With multi-cropping, Vilsack alluded to the Advisory Committee on Biotechnology and 21st Century Agriculture, or "AC21." This is USDA's conflict resolution effort between growers of biotech crops and non-biotech, or organic producers.
"It's important for us at USDA to recognize and to respect all production processes and trying to make sure that everyone has an opportunity to choose the type of operation that's best for their family and themselves," Vilsack said. "That's why we put together a group of folks, and we challenged them to think about how could we create a system and support in this country where different production processes could, in a sense, coexist in the same geographic area, recognizing that this is a tough question and that there are passions on all sides of this issue.
"We put 22 people in a room for about a year and a half, and they had great leadership from (chairman) Russell Redding, and these folks worked really hard to come to a set of recommendations and conclusions."
The AC21 committee recommendations are now available at the usda.gov website.
The next steps in AC21 process, Vilsack said, is to engage in research to create measures to strengthen the idea of coexistence.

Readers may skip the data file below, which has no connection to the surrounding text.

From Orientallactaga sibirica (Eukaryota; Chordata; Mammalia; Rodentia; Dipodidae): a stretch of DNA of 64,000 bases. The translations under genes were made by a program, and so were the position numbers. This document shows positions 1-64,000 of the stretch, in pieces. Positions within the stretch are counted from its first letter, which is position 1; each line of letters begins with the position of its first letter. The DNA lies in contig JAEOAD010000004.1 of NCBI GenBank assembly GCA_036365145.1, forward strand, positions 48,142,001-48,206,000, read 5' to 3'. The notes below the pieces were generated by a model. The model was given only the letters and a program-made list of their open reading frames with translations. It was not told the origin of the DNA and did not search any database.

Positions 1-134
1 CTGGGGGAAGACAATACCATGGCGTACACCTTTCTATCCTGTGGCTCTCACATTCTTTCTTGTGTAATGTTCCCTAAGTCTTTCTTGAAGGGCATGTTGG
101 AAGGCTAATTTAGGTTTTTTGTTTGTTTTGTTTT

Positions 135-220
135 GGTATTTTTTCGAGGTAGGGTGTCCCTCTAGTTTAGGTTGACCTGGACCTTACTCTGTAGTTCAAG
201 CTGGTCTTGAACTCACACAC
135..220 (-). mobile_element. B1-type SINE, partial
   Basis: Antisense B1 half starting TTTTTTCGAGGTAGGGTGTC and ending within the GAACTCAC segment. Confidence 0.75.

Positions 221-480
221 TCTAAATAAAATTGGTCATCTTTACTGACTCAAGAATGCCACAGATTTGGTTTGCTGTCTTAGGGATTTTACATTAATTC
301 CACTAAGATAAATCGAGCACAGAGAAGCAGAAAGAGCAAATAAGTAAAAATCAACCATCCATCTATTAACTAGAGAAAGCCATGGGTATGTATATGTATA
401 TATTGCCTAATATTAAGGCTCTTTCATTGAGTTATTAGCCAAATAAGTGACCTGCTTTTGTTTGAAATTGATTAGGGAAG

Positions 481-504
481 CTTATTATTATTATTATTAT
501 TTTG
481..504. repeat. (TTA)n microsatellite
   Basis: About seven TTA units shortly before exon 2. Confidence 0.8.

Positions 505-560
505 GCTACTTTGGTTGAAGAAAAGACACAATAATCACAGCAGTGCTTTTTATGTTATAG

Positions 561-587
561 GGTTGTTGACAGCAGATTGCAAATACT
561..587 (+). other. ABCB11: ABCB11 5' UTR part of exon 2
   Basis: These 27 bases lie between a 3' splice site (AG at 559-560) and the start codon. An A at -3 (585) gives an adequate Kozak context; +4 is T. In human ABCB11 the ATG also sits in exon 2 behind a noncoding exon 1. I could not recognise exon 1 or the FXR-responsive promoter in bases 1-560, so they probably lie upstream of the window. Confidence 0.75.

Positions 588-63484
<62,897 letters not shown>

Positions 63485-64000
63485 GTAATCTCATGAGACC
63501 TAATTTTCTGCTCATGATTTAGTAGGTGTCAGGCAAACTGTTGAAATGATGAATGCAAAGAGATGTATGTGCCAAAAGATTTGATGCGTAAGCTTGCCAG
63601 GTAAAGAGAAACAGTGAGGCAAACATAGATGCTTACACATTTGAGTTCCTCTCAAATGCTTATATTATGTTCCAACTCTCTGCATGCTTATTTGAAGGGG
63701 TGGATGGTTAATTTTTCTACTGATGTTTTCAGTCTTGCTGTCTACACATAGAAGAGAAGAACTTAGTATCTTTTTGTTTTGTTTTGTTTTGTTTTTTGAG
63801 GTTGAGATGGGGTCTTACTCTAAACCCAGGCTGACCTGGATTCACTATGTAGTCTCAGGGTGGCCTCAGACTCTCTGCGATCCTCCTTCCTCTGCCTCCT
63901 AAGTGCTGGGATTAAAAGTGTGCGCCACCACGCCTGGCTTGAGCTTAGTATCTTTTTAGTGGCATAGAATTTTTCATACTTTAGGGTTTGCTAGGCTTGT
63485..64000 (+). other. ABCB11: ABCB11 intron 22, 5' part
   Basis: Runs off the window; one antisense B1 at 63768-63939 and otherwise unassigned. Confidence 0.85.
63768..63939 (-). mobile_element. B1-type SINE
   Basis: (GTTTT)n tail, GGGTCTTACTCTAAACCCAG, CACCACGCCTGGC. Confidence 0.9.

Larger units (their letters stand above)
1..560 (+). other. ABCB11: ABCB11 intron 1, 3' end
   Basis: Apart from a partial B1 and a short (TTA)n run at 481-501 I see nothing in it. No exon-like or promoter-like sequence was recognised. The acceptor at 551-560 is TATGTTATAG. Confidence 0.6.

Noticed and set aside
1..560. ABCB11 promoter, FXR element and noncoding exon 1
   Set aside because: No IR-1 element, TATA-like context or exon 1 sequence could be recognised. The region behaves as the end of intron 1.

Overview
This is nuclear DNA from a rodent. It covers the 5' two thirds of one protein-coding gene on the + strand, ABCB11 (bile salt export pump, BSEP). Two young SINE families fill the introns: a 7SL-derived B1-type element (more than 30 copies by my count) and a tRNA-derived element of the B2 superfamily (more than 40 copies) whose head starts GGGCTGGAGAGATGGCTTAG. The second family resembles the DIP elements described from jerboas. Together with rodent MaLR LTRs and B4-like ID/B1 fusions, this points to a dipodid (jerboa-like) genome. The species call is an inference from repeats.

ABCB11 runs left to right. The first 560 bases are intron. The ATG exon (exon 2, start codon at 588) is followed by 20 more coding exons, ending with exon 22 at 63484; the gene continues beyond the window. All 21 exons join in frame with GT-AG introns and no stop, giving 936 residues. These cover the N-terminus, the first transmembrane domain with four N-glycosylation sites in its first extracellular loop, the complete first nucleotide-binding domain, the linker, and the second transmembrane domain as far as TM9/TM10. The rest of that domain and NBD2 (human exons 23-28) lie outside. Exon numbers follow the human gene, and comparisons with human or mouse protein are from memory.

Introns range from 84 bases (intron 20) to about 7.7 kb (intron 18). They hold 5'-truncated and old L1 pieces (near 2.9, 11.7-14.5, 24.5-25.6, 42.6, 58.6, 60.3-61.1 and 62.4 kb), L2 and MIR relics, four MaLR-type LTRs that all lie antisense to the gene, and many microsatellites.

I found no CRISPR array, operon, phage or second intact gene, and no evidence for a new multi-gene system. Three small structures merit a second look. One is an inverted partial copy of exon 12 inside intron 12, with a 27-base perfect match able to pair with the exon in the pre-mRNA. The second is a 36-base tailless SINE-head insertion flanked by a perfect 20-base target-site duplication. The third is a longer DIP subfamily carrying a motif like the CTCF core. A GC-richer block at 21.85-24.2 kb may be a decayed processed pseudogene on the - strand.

"Part of that research will focus on creating an inventory of actual economic loss, so that we know precisely how often there may be circumstances where crops are compromised as a result of activities in other areas," Vilsack said. "We are going to do case studies, and we will better understand from those case studies exactly what the challenges and barriers are to this notion of coexistence.
"We hope to be able to develop best practices to be able to provide information, so as folks are looking at coexistence plans or stewardship efforts that they'll know precisely what works best. We are going to create a competitive grant, and that grant will basically fund a conference that will be held this year.
"We will bring experts in to discuss information about gene flow, so that we have a better understanding of precisely what happens, so in turn we can mitigate the risk of that occurring that could potentially be damaging to someone else's crop. We will continue to look at ways in which we can indemnify or compensate those who may have suffered an economic loss.
The National Agricultural Statistics Service, Vilsack added, has been ordered to review its data to get a better handle on how to price organic crops.
"There is a premium associated with those crops, and they are, in a sense, sort of a different commodity, if you will, and some of the normal practices, the normal surveying techniques and so forth may not work quite as well for organics as they do for conventional agriculture," Vilsack said. "And that will give us enough information to be able to do a better job of understanding how to set up insurance policies and programs for these organic crops."
Larry Dreiling can be reached by phone at 785-628-1117, or by email at email@example.com.